North Korea planning military event on eve of Pyeongchang Games

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Published: January 25, 2018 2:08:15 PM

Seoul has agreed to North Korean leader Kim Jong Un's last-minute proposal to send a delegation to the games and will have its athletes march together with the North Korean team under a blue-and-white "unification flag."

North Korea, Winter Olympics, Kim Jong-Un, military, Pyeongchang GamesNorth Korea planning military event on eve of Pyeongchang Games

North Korea is preparing to stage a major event to mark the 70th anniversary of the founding of its military on February 8 just one day before the opening ceremony of the Pyeongchang Winter Olympics in South Korea. Officials refuse to confirm what exactly is planned for the event. A major show of military power could create anger in South Korea, which is hoping the games will be a symbol of peace and stability. Seoul has agreed to North Korean leader Kim Jong Un’s last-minute proposal to send a delegation to the games and will have its athletes march together with the North Korean team under a blue-and-white “unification flag.” Pyongyang residents have been assembling every day in temperatures hovering around minus 15 degrees Celsius (5 degrees Fahrenheit) to practice for what is expected to be a mass rally by civilians in Kim Il Sung Square, while open-source satellite imagery obtained by outside analysts suggests military units are training at an airfield on the outskirts of the city for a possible military parade.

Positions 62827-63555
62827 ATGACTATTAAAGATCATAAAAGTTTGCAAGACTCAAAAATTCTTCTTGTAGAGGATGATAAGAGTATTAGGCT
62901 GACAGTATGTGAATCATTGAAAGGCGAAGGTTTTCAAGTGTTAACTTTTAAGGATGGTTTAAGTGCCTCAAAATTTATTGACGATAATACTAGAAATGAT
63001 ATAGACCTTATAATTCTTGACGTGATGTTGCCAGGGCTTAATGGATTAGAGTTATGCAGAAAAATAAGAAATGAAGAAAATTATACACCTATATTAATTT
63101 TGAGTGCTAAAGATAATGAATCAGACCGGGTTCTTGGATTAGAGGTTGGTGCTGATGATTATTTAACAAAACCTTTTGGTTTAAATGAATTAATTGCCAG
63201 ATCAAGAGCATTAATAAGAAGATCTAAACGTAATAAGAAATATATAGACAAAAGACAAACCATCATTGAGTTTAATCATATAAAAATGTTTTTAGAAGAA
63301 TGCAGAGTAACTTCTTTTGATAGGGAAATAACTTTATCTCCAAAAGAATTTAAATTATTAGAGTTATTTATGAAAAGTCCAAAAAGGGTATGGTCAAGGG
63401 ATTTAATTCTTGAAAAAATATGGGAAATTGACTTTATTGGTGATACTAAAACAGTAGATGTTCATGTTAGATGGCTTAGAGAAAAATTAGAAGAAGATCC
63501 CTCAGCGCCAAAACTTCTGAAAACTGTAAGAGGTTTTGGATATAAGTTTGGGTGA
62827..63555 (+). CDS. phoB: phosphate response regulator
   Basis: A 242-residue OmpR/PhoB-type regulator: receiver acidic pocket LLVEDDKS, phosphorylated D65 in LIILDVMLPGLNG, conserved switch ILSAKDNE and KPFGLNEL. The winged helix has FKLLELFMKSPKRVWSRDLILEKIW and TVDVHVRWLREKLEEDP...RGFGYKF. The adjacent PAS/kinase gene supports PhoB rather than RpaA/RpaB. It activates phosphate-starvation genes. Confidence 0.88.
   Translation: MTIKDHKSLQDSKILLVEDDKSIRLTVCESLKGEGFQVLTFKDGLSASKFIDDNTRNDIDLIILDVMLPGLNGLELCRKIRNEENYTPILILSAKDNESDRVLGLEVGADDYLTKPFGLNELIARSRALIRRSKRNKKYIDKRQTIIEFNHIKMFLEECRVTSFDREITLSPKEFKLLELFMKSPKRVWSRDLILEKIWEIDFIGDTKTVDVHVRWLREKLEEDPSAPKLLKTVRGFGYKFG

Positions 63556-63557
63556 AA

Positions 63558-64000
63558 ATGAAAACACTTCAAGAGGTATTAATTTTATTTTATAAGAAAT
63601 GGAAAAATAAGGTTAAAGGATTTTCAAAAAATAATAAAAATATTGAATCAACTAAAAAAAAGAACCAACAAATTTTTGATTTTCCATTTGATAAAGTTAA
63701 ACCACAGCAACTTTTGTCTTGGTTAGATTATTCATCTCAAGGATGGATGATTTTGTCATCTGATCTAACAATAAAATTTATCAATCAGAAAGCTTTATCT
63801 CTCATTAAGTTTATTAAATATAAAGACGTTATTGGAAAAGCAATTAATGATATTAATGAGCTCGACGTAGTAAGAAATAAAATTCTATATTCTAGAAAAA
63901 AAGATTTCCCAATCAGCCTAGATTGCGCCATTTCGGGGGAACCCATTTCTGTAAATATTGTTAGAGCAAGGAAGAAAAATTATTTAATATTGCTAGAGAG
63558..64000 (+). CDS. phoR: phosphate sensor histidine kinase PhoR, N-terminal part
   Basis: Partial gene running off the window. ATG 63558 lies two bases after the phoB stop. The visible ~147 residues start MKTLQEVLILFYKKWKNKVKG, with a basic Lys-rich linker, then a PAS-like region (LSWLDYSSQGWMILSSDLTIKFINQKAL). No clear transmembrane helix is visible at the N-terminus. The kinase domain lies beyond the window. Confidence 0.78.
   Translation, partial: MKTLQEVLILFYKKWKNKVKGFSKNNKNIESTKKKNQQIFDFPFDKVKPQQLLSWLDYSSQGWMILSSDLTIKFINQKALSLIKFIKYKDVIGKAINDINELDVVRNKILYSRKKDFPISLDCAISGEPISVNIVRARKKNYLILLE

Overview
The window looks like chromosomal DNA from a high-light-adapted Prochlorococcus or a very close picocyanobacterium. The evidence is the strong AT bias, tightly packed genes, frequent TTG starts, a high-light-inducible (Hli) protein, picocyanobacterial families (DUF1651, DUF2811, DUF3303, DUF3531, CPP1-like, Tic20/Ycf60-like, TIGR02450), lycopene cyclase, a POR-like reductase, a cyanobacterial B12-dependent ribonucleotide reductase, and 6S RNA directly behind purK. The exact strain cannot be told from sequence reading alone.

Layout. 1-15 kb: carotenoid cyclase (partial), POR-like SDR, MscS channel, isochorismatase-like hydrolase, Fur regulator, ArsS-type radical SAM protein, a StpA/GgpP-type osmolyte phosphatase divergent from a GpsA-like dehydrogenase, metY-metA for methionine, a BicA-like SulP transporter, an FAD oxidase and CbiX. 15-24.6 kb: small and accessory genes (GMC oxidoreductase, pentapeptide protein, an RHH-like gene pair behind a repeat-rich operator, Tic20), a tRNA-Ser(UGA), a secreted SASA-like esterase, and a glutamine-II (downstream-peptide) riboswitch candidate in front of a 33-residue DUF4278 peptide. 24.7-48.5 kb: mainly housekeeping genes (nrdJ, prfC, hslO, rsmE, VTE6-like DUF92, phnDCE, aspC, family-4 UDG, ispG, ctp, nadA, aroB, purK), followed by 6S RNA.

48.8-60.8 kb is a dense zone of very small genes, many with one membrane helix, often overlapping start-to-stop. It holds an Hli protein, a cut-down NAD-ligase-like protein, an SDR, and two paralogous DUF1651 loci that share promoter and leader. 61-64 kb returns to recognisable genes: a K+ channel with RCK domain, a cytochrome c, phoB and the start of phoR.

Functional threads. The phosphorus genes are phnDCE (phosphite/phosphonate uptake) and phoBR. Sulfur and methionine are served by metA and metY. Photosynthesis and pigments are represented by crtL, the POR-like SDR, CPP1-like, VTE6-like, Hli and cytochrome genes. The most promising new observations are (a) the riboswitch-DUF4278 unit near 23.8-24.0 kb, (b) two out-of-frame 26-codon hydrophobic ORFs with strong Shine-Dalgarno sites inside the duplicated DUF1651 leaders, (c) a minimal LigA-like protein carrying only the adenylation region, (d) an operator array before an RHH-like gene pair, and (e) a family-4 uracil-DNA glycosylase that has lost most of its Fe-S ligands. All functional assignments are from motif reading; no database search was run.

Over the past few days, the area around the square itself has been sporadically closed to traffic. The activity in Pyongyang is common before major parades or rallies, which take months to organize and can involve thousands of troops and tens of thousands of civilians assembled in the square with flags, plastic bouquets or colored cards that they raise in unison to create giant slogans visible from the square’s raised viewing area. For security reasons, North Korean officials don’t normally release details in advance about such events. Major military parades are generally attended by Kim Jong Un and other top officials. North Korea’s state-run media hinted earlier this week that an event was in the works, saying the February anniversary, which had for decades been overshadowed by another military anniversary observed on April 25, would be marked with more significance and pomp this year. Though the report did not explain why the change was being made, the news raised eyebrows because the February anniversary comes just a day ahead of the opening ceremony for the Pyeongchang Games. It also comes as the North has been stepping up its verbal attacks on the United States for what it claims is an effort to ruin an easing of tensions between Pyongyang and Seoul ahead of the Olympics.

The US has agreed to postpone joint military exercises with the South until after the Olympics and Paralympics are over, but North Korea is now demanding they be scrapped indefinitely. The North’s media has also accused Washington of trying to provoke tensions by sending aircraft carriers, bombers and stealth fighter aircraft into the region. North Korea’s military parades are closely scrutinized for the unveiling of new missiles or other key weaponry. But with no official confirmation, it isn’t clear if the North would soften the event out of consideration for the Olympics or conversely build it up into an even bigger spectacle for domestic propaganda purposes and as a slap at Washington.

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